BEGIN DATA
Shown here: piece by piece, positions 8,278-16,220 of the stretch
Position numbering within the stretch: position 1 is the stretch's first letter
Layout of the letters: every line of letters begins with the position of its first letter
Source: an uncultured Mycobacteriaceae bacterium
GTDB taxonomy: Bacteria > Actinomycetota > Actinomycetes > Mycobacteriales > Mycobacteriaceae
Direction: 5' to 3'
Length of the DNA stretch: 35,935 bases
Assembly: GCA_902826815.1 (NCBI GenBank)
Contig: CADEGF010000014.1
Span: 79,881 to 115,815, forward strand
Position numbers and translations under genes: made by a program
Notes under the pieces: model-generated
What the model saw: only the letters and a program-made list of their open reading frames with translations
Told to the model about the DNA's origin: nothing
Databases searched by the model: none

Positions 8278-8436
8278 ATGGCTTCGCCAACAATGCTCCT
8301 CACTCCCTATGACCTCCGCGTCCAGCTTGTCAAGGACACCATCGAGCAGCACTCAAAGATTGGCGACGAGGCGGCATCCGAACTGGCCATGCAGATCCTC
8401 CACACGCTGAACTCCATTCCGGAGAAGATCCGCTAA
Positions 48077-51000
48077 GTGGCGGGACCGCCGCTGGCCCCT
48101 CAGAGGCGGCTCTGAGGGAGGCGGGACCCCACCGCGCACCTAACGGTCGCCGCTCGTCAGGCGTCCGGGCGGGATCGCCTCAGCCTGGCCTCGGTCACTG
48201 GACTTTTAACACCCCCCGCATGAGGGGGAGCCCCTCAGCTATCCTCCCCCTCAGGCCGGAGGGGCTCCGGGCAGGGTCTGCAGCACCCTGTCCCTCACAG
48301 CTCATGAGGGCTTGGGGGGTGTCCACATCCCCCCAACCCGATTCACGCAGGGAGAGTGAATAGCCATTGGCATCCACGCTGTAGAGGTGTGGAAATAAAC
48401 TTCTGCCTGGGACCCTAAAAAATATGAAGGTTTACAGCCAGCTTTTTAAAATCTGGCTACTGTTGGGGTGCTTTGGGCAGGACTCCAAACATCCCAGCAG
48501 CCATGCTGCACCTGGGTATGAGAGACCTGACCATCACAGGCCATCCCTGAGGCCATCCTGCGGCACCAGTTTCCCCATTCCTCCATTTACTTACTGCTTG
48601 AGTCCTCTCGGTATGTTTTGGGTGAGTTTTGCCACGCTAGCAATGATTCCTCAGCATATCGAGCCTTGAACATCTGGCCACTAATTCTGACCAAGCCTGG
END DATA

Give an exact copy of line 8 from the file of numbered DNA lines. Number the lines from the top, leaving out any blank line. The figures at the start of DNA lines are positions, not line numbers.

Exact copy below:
Assembly: GCA_902826815.1 (NCBI GenBank)